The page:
Six months after John’s conception, according to Luke 1:26, Gabriel was sent to Miriam (Mary) to inform her that she would conceive a son, whom she was to name Yeshua (which means He will Save). In verse 32 we learn that Yeshua would be great and would be called Son of the Most High, that the Lord God would give Him the throne of His father David. And in verse 33, we learn Yeshua would reign over the house of Jacob through the ages, and of His kingdom there will be no end.
Elizabeth conceived John after the third Sabbath in the Hebrew month of Sivan. Six months later, after the third Sabbath of Kislev (between Kislev 19 to 26), Yeshua, the LIGHT of the WORLD, was conceived during Chanukah, on the 25th day of the Hebrew month of Kislev, which is also known as the Feast of Lights. Nine months later, on the 15th day of the 7th month of Tishrei, Yeshua came to tabernacle with man.
John 1:14 “And the Word became flesh and tabernacled among us. And we beheld His glory, glory as of an only begotten from the Father, full of grace and of truth.”
This Moed, Feast Day, the Feast of Tabernacles, known also as the Feast of Booths (in Hebrew Sukkot) is called the Season Of Our Joy!
Luke 2:10-11 “And the angel said to them, ‘Do not fear. For behold, I proclaim good news to you, a great joy to all people, because today a Savior, who is Messiah the Lord, was born to you in the city of David.’”
The biblical commandment to “rejoice” on Sukkot appears three times in the Torah. Zachariah, the Prophet, prophesied in chapter 14:16-17 that during the millennial reign of the Messiah, “everyone who is left from all the nations that came against Jerusalem shall go up, from year to year, to worship the King, YHVH of Hosts, and to keep the Feast of Tabernacles. (17) And it shall come to pass that on whoever will not go up to Jerusalem from the families of the earth to worship the King, YHVH of Hosts, there shall be no rain.”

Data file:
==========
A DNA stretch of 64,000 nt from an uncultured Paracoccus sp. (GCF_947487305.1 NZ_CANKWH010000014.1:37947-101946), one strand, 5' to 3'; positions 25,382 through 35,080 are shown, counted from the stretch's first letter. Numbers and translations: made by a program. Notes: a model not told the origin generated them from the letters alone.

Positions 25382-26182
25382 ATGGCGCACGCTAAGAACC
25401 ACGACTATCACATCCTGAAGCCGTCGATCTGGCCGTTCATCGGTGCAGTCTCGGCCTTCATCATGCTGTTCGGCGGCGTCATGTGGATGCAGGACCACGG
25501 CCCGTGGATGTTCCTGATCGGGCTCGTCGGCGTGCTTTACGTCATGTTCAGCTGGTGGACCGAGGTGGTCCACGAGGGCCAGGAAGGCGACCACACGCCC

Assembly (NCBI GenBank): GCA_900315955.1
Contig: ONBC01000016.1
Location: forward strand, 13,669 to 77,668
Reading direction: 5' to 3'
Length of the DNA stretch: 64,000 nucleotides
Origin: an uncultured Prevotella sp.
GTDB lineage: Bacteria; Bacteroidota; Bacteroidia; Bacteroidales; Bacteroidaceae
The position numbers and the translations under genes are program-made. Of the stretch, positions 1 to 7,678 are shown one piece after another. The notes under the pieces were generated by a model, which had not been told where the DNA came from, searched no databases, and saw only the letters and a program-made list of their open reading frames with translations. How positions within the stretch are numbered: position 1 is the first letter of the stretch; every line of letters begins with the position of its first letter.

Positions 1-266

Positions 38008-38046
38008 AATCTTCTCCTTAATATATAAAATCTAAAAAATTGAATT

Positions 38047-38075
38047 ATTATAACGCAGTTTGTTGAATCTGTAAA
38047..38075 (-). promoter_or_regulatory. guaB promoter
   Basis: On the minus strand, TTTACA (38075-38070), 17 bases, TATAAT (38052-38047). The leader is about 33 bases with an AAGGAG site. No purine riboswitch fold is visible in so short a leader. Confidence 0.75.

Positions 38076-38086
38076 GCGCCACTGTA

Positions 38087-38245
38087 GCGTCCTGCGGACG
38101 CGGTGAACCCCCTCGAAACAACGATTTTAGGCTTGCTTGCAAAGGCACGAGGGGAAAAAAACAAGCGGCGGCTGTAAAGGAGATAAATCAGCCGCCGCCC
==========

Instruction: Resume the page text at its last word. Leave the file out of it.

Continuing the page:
In December No Shepherds Are In The Field!
Scripture informs us that shepherds were in the field watching over their flock by night when the angel came to announce tidings of great JOY, and shepherds are never in the field during winter! They are, however, still in the field on the 15th of Tishrei, which always falls during late September or October on the Gregorian calendar.
Swaddling Cloths & The Feast Of Tabernacles
It’s no coincidence that in Luke 2:12 baby Yeshua was “wrapped in swaddling cloths.” Swaddling cloths were used as wicks to light the 16 vats of oil in the temple court of the women during the Feast of Tabernacles, and “swaddling cloths” wrapped the “LIGHT of the world”, Yeshua.
What’s A Manger?
The Feast of Sukkot, one of the three yearly pilgrimage Feast to the temple in Jerusalem, created a housing shortage. There was no room in the Inn. Thus Yeshua was laid in a manger. In Greek the word for manger is “phatn’e”. It’s the very same Greek word that’s translated as “stall” in Luke 13:15. The Hebrew word for “stall” is “marbek”, found in Amos 6:4 and Malachi 4:2.
Genesis 33:17 says that Jacob journeyed to Sukkot and made booths (sukkah in Hebrew)
Leviticus 23:34 says, “Speak to the sons of Israel, saying, in the 15th day of this 7th month shall be a Feast of Booths for seven days to Jehovah…(42) “You shall live in booths seven days…Lev 23:35 tells us that the 1st of those 7 days is is holy, a convocation on which no laborious work should be done. Then in the next verse it speaks of an 8th day, on which we’re commanded to hold a solemn assembly. Why? On the 8th day (the Great Day of the Feast) Israel’s Messiah, Yeshua, was circumcised.
Sukkot, not the 25th of December, is the appropriate time for all worshipers of Israel’s Messiah to celebrate HIS birth and to worship HIM not only in SPIRIT but in TRUTH! Sukkot is the perfect time of the year to sing, “Joy to the world; the Lord has come. Let earth receive her KING!”